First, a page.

Data File Types in Outlook Can Break You…

Data File Types in OutlookEven for a nerd like me, I have to say this is not one of the sexiest blog posts I’ve put out there. But when I get bitten by a new feature of a program I like to let you know about it in case the same thing happens to you.

Outlook 2013 and 2016 have changed how they are dealing with IMAP accounts. For those of us who don’t want to spend the money on an Exchange account, and need more than the basic POP3 account can give us, this is very good news. One of the changes, however, really blocked me when I was working on a new manual for Microsoft Outlook.

The goal was simple — to add, and then delete a Calendar. It always worked before, and all of the buttons were in the right place. But when I clicked the buttons… nothing happened. I mean, literally, nothing happened. Two hours on the phone with Microsoft support got me nowhere, but I was able to dig up the answer by doing some Google searching.

Thanks to a great article by Diane Poremsky titled What you need to know about IMAP Accounts in Outlook 2013/2016, I fixed my problems in just minutes.

Special Folders created by OutlookHow do you know if you need to worry about this?

Take a look at your Folder List next time you are in Outlook and compare it to the image I grabbed off of Diane’s article. Does your Folder List say (This Computer Only) beside Calendars and Contacts? If it does, then you need to make this fix.

Basically what happened is that the engineers at Microsoft changed the data file type for IMAP email accounts from .pst to .ost. It may be good for Outlook, but it’s not really good for you if you have multiple IMAP accounts like I do. The solution is pretty simple, just create a local .pst file, and delete the .ost file.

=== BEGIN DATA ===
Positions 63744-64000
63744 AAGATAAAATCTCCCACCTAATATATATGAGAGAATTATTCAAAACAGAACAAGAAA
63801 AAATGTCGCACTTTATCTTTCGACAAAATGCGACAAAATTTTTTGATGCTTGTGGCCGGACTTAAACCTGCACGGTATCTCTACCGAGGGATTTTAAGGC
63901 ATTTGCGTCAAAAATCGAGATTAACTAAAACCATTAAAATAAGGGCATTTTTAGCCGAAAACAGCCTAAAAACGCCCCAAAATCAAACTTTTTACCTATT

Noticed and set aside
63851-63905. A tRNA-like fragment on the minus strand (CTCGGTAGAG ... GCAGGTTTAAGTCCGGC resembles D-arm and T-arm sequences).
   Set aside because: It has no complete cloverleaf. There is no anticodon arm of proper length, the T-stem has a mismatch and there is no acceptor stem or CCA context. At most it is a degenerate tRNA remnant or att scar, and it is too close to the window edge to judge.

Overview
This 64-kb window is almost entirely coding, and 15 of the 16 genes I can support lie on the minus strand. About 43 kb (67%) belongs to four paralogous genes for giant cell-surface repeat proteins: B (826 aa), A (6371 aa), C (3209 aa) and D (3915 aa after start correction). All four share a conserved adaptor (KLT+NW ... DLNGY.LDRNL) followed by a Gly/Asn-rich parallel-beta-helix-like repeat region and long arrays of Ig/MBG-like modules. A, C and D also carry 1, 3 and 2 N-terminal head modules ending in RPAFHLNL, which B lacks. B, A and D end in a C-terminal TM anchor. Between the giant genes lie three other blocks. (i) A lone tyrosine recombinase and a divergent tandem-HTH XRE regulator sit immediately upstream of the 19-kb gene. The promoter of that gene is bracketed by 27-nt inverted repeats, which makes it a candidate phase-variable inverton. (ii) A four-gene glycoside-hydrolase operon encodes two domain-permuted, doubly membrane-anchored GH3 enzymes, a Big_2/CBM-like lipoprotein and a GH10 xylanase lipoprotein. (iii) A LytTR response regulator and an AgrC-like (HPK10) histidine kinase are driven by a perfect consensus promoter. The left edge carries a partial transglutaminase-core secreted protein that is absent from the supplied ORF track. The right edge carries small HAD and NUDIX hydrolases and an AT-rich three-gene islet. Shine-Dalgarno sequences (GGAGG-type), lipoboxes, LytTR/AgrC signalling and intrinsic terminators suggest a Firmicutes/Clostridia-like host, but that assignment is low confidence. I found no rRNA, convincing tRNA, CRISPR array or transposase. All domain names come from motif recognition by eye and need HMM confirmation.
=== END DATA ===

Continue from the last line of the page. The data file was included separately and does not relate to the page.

Steps to Create a Local .pst File

  1. Go the File tab.
  2. Click on the Info button, then click Account Settings
  3. Choose Account Settings from the dropdown.
  4. Click on the Data Files tab.
  5. Click Add.
  6. Choose Outlook data file (.pst) if offered the choice, then click on OK.
  7. Type the name of your new .pst file file in the dialog box,  then click OK.
  8. Choose the new data file in the list, then click the Set As Default button.
  9. Close Outlook, and then re-open the program.

Move the Data from the old file to the New

You will need to move any content from Contacts (This Computer only), Calendar (This Computer Only), Tasks (This Computer Only) or Notes (This Computer Only) to the new data file. The steps to do that include:

  1. Switch to the Folder that contains data (such as Calendar(This Computer Only)).
  2. Click the View Tab.
  3. Click the Change View button.
  4. Choose List View from the dropdown.
  5. Select All and move the items to the new folder in the new data file.

Remove the Old Data File from the Computer


  1. Go the File tab.
  2. Click on the Info button, then click Account Settings
  3. Choose Account Settings from the dropdown.
  4. Click on the Data Files tab.
  5. Click the old data file name in the list.
  6. Click the Open File Location button. This will open Windows Explorer and show you the data file. Leave the Windows Explorer window open!
  7. Return to Outlook and Close the Account Settings dialog box.
  8. Quit the program.
  9. Create a backup of the file (on the Desktop for example), and compress it for safe keeping.
  10. Delete the original data file in Windows Explorer (move it to the Recycle Bin).
  11. Restart the program.


And there you go! Another computer problem solved… once you know what to do about it. If you would like to see the images that go along with these instructions, please read Diane’s complete article.